This, argues Thompson, then confers an ‘additional responsibility on applied theatre practitioners’ (39): ‘an advocacy of the private (a politics of the intimate) and a critical encounter with the public’ (34).

I read this as a call to practitioners to enhance the ‘natural’ processes of osmosis; to

incorporate engagement in public discourse into their research praxis itself. Two examples will clarify how I have sought to do this:

a) In the area of young people’s mental health provision, opportunities have arisen around the redesigning of regional CAMHS services, responding to national policy from which arts provision is noticeably absent (see Department of Health/NHS England 2015). I have brought the insights of my practice with young people into fora of practitioners and policymakers informing this process. Those projects within my practice which did result in performance or digital outputs enabled me to bring young people’s own direct or oblique expression of their views before policymakers – presenting an extract from Wormwood in the Garden alongside young collaborator Imogen Godwin at Higher York’s ‘Everybody’s Business’ conference on young people’s mental health; and co-presenting The Story of Rob(i/y)n with two young Maple House residents at a recommissioning consultation event.

b) Incorporating Storyknowing into the structure of the research was a further vehicle for facilitating dialogue and sharing practice learning. Indeed, this symposium was itself positioned as a collaborative practice-as-research exercise, bringing into conversation the perspectives of researchers, arts practitioners, mental health and youth workers, teachers, and young people, and synthesising their insights into a short documentary film.

Insights from policy studies suggest that such ongoing interaction with communities of practice, incorporated within the research praxis itself, may have as much influence as generating evidence of impact through standardized measures. Studies reviewed by Carol Weiss suggest that the policy process is much more discursive, rhizomatic and nonlinear than is widely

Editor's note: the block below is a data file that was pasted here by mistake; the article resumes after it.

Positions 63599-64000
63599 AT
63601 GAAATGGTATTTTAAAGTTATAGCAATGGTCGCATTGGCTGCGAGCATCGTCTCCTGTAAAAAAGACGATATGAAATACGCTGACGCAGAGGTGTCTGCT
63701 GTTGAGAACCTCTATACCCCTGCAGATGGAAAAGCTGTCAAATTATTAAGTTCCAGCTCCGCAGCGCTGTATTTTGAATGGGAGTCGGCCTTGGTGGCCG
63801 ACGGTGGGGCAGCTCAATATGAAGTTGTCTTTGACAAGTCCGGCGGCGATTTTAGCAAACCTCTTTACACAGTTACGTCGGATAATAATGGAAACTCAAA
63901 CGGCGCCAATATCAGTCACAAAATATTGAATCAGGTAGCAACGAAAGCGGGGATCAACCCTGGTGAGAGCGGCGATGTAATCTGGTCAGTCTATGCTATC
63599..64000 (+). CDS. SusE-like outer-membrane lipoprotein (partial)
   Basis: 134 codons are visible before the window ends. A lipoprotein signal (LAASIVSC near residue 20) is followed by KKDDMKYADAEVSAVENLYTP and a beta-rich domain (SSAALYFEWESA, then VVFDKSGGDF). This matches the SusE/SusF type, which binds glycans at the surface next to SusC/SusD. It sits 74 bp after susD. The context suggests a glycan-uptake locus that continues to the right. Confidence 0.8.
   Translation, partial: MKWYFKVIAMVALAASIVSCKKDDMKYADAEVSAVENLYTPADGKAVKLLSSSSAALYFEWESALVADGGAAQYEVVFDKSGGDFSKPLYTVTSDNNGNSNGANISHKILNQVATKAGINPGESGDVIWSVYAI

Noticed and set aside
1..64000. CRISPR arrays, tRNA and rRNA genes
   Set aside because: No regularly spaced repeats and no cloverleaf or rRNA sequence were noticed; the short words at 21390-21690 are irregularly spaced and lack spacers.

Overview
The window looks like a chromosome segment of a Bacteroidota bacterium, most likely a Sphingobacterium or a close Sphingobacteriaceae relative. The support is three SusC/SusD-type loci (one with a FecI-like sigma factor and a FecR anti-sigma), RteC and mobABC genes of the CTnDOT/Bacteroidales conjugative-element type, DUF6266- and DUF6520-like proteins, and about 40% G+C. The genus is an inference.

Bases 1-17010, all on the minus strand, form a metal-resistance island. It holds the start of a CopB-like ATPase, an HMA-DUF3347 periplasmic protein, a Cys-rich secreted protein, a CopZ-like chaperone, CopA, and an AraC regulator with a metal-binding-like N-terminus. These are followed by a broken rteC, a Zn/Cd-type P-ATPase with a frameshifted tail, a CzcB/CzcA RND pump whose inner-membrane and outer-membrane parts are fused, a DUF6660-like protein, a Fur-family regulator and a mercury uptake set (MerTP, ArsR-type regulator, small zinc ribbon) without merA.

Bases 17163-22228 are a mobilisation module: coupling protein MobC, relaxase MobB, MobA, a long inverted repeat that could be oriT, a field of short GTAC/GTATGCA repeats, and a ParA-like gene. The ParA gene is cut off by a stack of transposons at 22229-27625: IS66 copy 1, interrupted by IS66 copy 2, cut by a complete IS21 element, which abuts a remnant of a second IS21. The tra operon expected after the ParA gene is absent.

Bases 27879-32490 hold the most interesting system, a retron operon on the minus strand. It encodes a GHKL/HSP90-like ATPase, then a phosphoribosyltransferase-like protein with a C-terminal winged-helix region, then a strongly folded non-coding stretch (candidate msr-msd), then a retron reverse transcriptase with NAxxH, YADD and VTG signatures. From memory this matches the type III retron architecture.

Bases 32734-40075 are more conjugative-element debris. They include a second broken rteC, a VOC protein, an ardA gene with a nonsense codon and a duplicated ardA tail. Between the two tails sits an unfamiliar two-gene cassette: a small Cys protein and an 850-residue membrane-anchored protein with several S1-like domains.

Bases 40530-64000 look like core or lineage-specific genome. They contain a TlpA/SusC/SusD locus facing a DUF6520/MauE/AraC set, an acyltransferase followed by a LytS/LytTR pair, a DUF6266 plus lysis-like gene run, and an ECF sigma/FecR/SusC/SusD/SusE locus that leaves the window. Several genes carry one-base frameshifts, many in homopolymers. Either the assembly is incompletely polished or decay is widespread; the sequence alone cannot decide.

believed. While decision makers believed that they were influenced by policy-oriented research,

Often they could not cite the name of any particular study and many of them could not even remember reading a research report. But in circuitous ways research findings came into circulation and ideas from research percolated into the policy arena […] and people had the sense that they had heard generalizations from research and that these ideas had influenced their thinking. (Weiss 1995:141)

Further underlining this is Rebecca Sutton’s (1999) contention that policy in the real world is iterative and multi-directional, not separated into moments of policy-making and

implementation. The artful ways in which individuals pass the various expressions of policy handed down to them through the filter of their own values and practices, in turn, influence the policy landscape.

This picture of a complex policy ecosystem leaves little scope for me to claim direct impacts for my research. However, in Chapter 5 I will attempt to draw out the kind of traces I feel my work may have left on individual young people, collaborators, institutions and relationships, or indeed on communities of practitioners. Such traces are not sealed off from ‘policy’, but nor are they ‘effects’. Rather, they are unfathomable marks on the selves of all those involved in the collaborative artistic encounter, and like a story, they may influence their future actions. They are intersections of my PaR cycle with the lives, practices and advocacy of others.

CHAPTER 3

In document Developing a dialogic practice of storytelling with adolescents: encounter in the space of story (Page 55-60)